April 07, 2012

Raid, The: Redemption

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A movie review by James Berardinelli



Raid, The: Redemption

ACTION:

Indonesia/United States, 2011

U.S. Release Date:

2012-03-23

Running Length:

1:41

MPAA Classification:

R (Violence, Profanity)

Theatrical Aspect Ratio:

1.85:1

Cast:

Iko Uwais, Joe Taslim, Doni Alamsya, Yayan Ruhian, Pierre Gruno, Ray Sahetapy, Tegar Satrya, Iang Darawan, Verdi Solaiman

Director:

Gareth Evans

Screenplay:

Gareth Evans

Cinematography:

Matt Flennery

Music:

Mike Shinoda and Joseph Trapanese

U.S. Distributor:

Sony Classics

Subtitles:

In Indonesian with English subtitles


When it comes to The Raid: Redemption, there are no pretentions. Pure and simple, this is about violence. As we used to say, "kickin' ass and takin' names." The body count is ridiculously high. Not three-digit high, but getting close. Yet, because Welsh-born director Gareth Evans has an especially good understanding of how to choreograph and stage the fight scenes, this comes across as a viscerally enjoyable experience. Don't expect to be enlightened; The Raid: Redemption works on the same primal level that some of John Woo's pre-United States films occupied. It's all about taking violence and gore out of the realm of gritty realism and transforming them into something that's half-comic book and half-ballet. Evans' fight scenes are not as stylized as some, but they are long enough and bloody enough to satisfy even the most hard-core action aficionado.

The Raid: Redemption can almost be seen as a superhero movie, albeit one not designed for viewers under the age of about 15. There are good guys and bad guys and, with the exception of one conflicted character, there's not much in the way of shades of gray. It's evident from the beginning who fills the role of the hero and he goes about his business with superhuman strength, stamina, and agility, mowing down his adversaries at an alarming rate. In fact, pretty much everyone who gets in on the action comes from the Timex School of Badassery: they take a licking but keep on ticking. Yes, characters (good and bad) get their heads smashed into walls, their kidneys punched a couple dozen times, and their necks snapped back, then get up, dust themselves off and run up a flight of stairs. One guy keeps going with a jagged segment of a broken fluorescent tube sticking out of his neck.

The storyline is straightforward, as befits a movie that doesn't want to spend much time getting bogged down with deep character development or exposition. Our hero, Rama (Iko Uwais), is a rookie cop who ends up on an unenviable mission: raid a fifteen-story apartment building that doubles as the fortress of crime lord Tama (Ray Sahetapy), the most notorious gangster in all of Indonesia. Rival gangs have attempted to get to Tama and failed, in part because he is protected by two fearsome bodyguards, Andi (Doni Alamsyah) and Mad Dog (Yayan Ruhian), and in part because just about everyone living in the building is a criminal of some kind and it's in their best interests to keep Tama safe. Some tenants have guns, others have machetes. Also, inexplicably, there's one nice guy living there with a sick wife. He doesn't have knives, but he does confess to owning a spoon. The 20 cops engaging in the raid almost immediately find themselves outnumbered and outgunned. They stumble into the midst of a massacre and soon there are only a few of them left, including the grizzled veteran Jaka (Joe Taslim) and Rama. Jaka is straightforward but Rama has a secret: Andi, one of Tama's right-hand men, is his brother.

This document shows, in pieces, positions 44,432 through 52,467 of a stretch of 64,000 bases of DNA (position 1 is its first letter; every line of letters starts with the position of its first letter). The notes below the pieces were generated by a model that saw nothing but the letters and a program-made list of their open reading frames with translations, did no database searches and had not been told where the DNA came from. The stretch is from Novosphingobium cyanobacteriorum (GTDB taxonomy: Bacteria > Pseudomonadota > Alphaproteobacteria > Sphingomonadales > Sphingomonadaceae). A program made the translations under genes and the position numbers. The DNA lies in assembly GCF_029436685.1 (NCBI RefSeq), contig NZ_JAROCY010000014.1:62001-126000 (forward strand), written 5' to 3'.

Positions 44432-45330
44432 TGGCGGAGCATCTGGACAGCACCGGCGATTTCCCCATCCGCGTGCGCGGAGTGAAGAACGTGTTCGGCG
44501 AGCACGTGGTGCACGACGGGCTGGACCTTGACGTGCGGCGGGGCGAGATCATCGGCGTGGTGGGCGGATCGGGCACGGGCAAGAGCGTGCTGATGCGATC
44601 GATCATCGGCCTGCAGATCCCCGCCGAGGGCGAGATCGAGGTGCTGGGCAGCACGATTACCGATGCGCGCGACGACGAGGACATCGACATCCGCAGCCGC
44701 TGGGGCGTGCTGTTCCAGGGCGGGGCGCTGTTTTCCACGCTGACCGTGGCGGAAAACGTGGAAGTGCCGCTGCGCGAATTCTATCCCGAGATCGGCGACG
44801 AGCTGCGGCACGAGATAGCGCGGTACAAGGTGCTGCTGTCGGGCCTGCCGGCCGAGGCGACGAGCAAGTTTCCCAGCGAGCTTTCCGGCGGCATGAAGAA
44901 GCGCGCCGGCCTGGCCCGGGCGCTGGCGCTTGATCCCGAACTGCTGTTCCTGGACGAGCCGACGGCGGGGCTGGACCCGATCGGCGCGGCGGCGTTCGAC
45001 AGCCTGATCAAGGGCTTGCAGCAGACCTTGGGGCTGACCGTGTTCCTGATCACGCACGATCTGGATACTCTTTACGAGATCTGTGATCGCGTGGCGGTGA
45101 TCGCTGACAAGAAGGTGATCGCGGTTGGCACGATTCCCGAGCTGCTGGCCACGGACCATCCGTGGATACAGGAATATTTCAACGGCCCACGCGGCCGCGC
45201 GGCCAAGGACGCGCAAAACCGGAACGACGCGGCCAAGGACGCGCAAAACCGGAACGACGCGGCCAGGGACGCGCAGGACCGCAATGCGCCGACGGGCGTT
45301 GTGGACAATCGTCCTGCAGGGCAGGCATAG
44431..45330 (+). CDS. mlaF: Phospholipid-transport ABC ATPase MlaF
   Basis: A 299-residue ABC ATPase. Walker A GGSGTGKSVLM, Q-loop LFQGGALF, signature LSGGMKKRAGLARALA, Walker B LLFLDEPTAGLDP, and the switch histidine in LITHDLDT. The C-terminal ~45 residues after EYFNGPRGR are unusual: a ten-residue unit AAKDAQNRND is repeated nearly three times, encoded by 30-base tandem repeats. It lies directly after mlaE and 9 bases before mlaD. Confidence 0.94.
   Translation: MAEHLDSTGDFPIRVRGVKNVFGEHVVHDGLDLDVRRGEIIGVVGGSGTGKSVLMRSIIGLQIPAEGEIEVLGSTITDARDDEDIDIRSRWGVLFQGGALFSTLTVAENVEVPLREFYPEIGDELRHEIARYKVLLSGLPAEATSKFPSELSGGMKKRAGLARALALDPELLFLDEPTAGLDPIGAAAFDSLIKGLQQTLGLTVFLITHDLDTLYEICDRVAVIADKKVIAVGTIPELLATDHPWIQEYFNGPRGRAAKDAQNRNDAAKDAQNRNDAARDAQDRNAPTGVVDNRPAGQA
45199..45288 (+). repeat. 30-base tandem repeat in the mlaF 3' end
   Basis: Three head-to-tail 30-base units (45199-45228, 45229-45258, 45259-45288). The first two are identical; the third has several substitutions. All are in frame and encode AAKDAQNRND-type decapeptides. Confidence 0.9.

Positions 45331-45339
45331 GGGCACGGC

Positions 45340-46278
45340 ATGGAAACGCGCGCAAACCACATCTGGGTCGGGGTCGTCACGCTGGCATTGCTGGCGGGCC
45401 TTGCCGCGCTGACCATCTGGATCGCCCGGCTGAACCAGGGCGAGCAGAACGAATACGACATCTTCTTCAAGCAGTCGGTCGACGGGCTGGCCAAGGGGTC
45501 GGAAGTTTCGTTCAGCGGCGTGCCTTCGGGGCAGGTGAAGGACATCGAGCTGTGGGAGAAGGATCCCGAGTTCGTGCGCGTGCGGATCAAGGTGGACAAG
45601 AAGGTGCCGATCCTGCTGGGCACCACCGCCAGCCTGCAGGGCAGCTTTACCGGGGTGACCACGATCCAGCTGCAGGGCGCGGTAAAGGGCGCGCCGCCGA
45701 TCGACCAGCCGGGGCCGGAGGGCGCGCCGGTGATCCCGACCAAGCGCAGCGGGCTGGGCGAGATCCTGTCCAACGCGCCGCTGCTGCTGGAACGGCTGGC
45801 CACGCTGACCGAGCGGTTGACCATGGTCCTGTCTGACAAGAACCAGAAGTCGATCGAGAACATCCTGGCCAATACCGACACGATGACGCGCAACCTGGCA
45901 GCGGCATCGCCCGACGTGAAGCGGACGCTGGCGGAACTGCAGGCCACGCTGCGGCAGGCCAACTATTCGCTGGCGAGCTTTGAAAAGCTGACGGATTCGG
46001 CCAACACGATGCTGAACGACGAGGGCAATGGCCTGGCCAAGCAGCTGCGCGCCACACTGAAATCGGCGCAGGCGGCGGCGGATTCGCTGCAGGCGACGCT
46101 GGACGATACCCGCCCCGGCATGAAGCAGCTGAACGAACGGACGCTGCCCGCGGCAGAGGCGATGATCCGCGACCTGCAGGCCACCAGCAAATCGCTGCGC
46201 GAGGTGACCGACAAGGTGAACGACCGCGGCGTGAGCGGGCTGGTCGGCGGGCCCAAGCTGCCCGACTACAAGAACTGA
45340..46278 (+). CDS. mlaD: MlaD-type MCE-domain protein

The fight scenes, which conservatively comprise about 75% of the running time, are long, violent, and varied. They are presented with uncommon clarity - no shaky cam or flash cutting. We have a clear view of every dodge and blow. The choreography is expert; it's as if every move was storyboarded and the actors (most of whom are obviously comfortable with martial arts of one kind or another) execute to perfection. Although there is some gunplay, the majority of the high-octane confrontations are hand-to-hand. Mad Dog (Yayan Ruhian) doesn't believe in shooting people. He wants to eliminate them in close quarters.

The Raid: Redemption is high on testosterone and adrenaline but limited when it comes to suspense. The storyline is too linear for there to be much in the way of sustained tension. The dialogue is sufficiently limited that subtitle-phobes need not fear. In fact, little would be lost from watching a non-subtitled copy (even if you don't understand Indonesian). For the most part, the characters talk with their hands, bodies, guns, machetes, knives, and other assorted equipment.

Enthusiastic international and U.S. reception for The Raid: Redemption has allowed Evans to move forward with two related projects. The first is a sequel featuring the (surviving) characters played by the original actors. The second is a big-budget Hollywood remake. Keeping in mind the delicious ways in which Martin Scorsese expanded upon Infernal Affairs for The Departed, it would be interesting to see what he could do with The Raid: Redemption, although there are plenty of other directors whose visions might be as enticing (including Evans).

The Raid: Redemption is not a particularly edgy or daring motion picture, but there's something refreshing about a movie that offers this kind of unapologetic balls-to-the-wall action. The PG-13-ification of the action genre has led to this niche of adult-oriented fare becoming an endangered species. I wouldn't want every movie to be like this - I appreciate well-developed characters and complex narratives (two things missing here) too much. But, as an occasional way to spice up a night at the movies, something as uncompromising and well-made as The Raid: Redemption is a welcome change-of-pace.

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